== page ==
It is this gospel that we are called to proclaim and it is this gospel we are not to be ashamed of. Paul said in Romans 1:16 “For I am not ashamed of the gospel, for it is the power of God for salvation to everyone who believes, to the Jew first and also to the Greek. For in it the righteousness of God is revealed from faith for faith, as it is written, “The righteous shall live by faith.””

Too many of us have lost confidence in the gospel and rely on therapeutic ministry to provoke change in people’s lives. The Apostle Paul acknowledges that the gospel is a stumbling block to Jews and folly to Gentiles, but to those who are called, the gospel is Christ the power of God and the wisdom of God. The foolishness of God is wiser than men, and the weakness of God is stronger than men (1 Cor 1:20-25).

I want to spend my days proclaiming the Gospel and building a Gospel City for the glory of God and the salvation of humanity. What about you? Have you made Christianity something other than about the Gospel. The Gospel is the essence of and substance of Christianity. Let’s follow Paul’s example, “I decided to know nothing among you except Christ and him crucified” (1 Cor 2:2).

Lead the Change!

Insecurity undermines Authenticity!

Posted in Identity with tags , , on July 19, 2010 by Corey Turner #ironprophet

All of us at one point or another in our lives suffer from insecurity. Some of us suffer from insecurity constantly and are either fed up with the impact it has on our relationships or worse yet are totally ignorant to it’s effect on the people around us.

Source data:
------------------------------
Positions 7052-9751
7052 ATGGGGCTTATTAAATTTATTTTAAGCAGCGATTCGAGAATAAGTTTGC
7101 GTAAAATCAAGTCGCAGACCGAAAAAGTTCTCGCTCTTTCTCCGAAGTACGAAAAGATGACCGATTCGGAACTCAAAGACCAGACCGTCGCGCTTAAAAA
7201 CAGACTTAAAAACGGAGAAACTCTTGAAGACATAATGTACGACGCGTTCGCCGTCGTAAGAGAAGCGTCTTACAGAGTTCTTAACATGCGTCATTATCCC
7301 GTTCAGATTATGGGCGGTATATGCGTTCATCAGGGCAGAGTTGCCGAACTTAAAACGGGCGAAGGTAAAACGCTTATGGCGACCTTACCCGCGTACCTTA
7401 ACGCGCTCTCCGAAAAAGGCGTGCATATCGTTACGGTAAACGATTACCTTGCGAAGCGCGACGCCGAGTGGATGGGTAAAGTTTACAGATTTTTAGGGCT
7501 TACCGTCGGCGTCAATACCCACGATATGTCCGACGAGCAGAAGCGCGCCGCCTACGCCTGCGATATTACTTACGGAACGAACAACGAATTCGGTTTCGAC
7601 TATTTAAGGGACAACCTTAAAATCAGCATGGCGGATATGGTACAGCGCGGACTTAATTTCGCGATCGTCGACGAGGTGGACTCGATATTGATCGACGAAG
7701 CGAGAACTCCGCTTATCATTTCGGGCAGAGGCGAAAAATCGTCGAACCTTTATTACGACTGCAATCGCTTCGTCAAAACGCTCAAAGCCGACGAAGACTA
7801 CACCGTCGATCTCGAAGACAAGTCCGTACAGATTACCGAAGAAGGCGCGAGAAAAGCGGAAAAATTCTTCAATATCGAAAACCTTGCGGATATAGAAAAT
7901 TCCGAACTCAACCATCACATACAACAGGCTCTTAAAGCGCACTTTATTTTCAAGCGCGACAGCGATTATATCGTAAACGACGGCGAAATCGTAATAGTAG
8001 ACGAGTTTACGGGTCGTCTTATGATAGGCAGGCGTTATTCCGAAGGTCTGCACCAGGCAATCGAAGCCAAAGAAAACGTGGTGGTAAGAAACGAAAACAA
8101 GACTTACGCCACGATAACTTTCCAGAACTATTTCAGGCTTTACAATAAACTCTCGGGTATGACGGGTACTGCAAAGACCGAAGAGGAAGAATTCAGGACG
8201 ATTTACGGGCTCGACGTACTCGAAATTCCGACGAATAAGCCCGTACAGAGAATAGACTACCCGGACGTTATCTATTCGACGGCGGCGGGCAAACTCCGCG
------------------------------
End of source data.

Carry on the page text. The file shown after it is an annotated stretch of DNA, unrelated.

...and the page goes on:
I have suffered from insecurity from time to time and been privy to its crippling effect on my identity and well being. Insecurity undermines your authenticity as a person and compromises your confidence.

Insecurity causes you to feel awkward around others and preoccupied about people’s opinions of you. Insecurity projects onto others what you struggle with yourself and insecure people have to over-compensate for the lack they feel and this adds to the awkwardness in relational transactions.

Insecurity needs to be overcome in our lives because it can propel your life in the wrong direction and destroy all the good things God has made available for you to enjoy.

Insecurity can be overcome through your relationship with Jesus Christ. God wants you to become the person he made you to be and He will put before you opportunities that will force you to examine your motives for doing what you do. It’s in these moments that you will come face to face with whether you are being authentically you or trying to be someone you are not.

Our identity is found in Genesis 1:26-27. We are image bearers of God, created with dignity and worth. Our identity is found in the sacrifice of Jesus Christ on the cross and his resurrection. Jesus became our substitute to bear the penalty of death that we deserved for our sin. God’s Spirit has called us into relationship with Him and given us unique gifts and abilities to do good works which God prepared beforehand that we should walk in them.

The Word of God is our standard and value we measure ourselves by, not the culture around us. The more you compare yourself to what is propagated in the media and your peers, the more you become depressed with your lot in life. Keep your eyes upon Jesus and the closer you get to Him, the more you see the life and identity of Christ in you.